We are independent & ad-supported. We may earn a commission for purchases made through our links.
Advertiser Disclosure
Our website is an independent, advertising-supported platform. We provide our content free of charge to our readers, and to keep it that way, we rely on revenue generated through advertisements and affiliate partnerships. This means that when you click on certain links on our site and make a purchase, we may earn a commission. Learn more.
How We Make Money
We sustain our operations through affiliate commissions and advertising. If you click on an affiliate link and make a purchase, we may receive a commission from the merchant at no additional cost to you. We also display advertisements on our website, which help generate revenue to support our work and keep our content free for readers. Our editorial team operates independently of our advertising and affiliate partnerships to ensure that our content remains unbiased and focused on providing you with the best information and recommendations based on thorough research and honest evaluations. To remain transparent, we’ve provided a list of our current affiliate partners here.

What Does "Eristic" Mean?

By Alan Rankin
Updated May 23, 2024
Our promise to you
Language & Humanities is dedicated to creating trustworthy, high-quality content that always prioritizes transparency, integrity, and inclusivity above all else. Our ensure that our content creation and review process includes rigorous fact-checking, evidence-based, and continual updates to ensure accuracy and reliability.

Our Promise to you

Founded in 2002, our company has been a trusted resource for readers seeking informative and engaging content. Our dedication to quality remains unwavering—and will never change. We follow a strict editorial policy, ensuring that our content is authored by highly qualified professionals and edited by subject matter experts. This guarantees that everything we publish is objective, accurate, and trustworthy.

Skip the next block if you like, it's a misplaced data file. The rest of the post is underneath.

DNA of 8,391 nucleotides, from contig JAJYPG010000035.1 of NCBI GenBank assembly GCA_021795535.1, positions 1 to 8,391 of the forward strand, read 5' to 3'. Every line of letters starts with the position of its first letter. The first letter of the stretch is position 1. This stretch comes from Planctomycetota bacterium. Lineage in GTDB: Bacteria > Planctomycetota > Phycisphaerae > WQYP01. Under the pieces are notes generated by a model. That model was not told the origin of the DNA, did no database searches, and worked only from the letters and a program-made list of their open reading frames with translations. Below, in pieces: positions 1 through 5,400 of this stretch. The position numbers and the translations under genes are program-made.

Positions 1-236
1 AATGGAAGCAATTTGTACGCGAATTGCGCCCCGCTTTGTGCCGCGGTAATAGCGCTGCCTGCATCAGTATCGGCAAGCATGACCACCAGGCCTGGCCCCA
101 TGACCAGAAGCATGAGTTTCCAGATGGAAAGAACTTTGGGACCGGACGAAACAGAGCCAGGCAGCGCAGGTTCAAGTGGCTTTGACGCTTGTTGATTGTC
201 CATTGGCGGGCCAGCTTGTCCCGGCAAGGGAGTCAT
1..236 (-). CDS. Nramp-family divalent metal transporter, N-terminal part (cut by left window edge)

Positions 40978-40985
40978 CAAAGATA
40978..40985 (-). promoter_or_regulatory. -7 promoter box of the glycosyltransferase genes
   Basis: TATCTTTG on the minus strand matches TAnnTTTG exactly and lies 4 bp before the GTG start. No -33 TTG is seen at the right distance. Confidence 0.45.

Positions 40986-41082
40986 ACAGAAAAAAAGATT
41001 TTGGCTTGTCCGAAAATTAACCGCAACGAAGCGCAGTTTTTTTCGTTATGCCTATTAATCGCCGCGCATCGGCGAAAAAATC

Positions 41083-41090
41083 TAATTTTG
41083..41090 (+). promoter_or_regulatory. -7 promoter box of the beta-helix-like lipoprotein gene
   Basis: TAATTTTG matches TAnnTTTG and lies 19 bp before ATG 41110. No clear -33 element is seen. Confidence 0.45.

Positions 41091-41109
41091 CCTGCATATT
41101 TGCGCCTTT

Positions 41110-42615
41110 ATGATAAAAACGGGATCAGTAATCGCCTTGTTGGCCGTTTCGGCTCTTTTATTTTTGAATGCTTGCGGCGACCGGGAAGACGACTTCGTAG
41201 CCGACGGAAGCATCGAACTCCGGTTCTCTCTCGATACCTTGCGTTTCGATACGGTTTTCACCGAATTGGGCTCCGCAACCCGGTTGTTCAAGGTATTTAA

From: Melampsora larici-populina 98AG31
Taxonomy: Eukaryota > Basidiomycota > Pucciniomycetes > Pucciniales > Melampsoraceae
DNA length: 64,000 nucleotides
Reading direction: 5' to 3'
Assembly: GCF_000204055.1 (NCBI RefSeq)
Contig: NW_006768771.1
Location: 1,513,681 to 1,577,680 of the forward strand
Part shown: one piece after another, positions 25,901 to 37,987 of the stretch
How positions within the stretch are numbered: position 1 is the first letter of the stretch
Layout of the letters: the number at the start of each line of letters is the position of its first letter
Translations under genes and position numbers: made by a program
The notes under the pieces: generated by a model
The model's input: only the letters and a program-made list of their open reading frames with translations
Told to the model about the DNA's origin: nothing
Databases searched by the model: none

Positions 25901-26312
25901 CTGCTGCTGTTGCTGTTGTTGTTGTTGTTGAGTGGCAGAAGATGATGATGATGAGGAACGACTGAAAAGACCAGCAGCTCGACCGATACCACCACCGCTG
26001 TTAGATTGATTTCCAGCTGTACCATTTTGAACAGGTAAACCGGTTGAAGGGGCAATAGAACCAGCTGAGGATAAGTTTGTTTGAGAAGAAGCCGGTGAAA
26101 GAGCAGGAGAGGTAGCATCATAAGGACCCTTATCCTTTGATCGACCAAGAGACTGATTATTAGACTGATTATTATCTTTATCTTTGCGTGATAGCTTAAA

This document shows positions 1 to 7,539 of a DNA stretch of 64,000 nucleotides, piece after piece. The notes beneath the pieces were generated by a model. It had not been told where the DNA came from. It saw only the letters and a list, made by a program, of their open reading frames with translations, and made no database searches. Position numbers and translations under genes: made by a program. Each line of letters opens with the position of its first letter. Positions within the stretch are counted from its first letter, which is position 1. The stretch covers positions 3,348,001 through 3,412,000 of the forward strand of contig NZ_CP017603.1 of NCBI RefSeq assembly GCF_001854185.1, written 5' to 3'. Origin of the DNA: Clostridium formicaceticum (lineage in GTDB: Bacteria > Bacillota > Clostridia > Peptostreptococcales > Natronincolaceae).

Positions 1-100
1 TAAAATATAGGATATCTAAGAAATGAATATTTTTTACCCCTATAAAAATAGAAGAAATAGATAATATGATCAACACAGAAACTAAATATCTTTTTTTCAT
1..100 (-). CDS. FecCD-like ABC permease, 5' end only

Over the years, we've refined our approach to cover a wide range of topics, providing readers with reliable and practical advice to enhance their knowledge and skills. That's why millions of readers turn to us each year. Join us in celebrating the joy of learning, guided by standards you can trust.

Editorial Standards

At Language & Humanities, we are committed to creating content that you can trust. Our editorial process is designed to ensure that every piece of content we publish is accurate, reliable, and informative.

Our team of experienced writers and editors follows a strict set of guidelines to ensure the highest quality content. We conduct thorough research, fact-check all information, and rely on credible sources to back up our claims. Our content is reviewed by subject-matter experts to ensure accuracy and clarity.

We believe in transparency and maintain editorial independence from our advertisers. Our team does not receive direct compensation from advertisers, allowing us to create unbiased content that prioritizes your interests.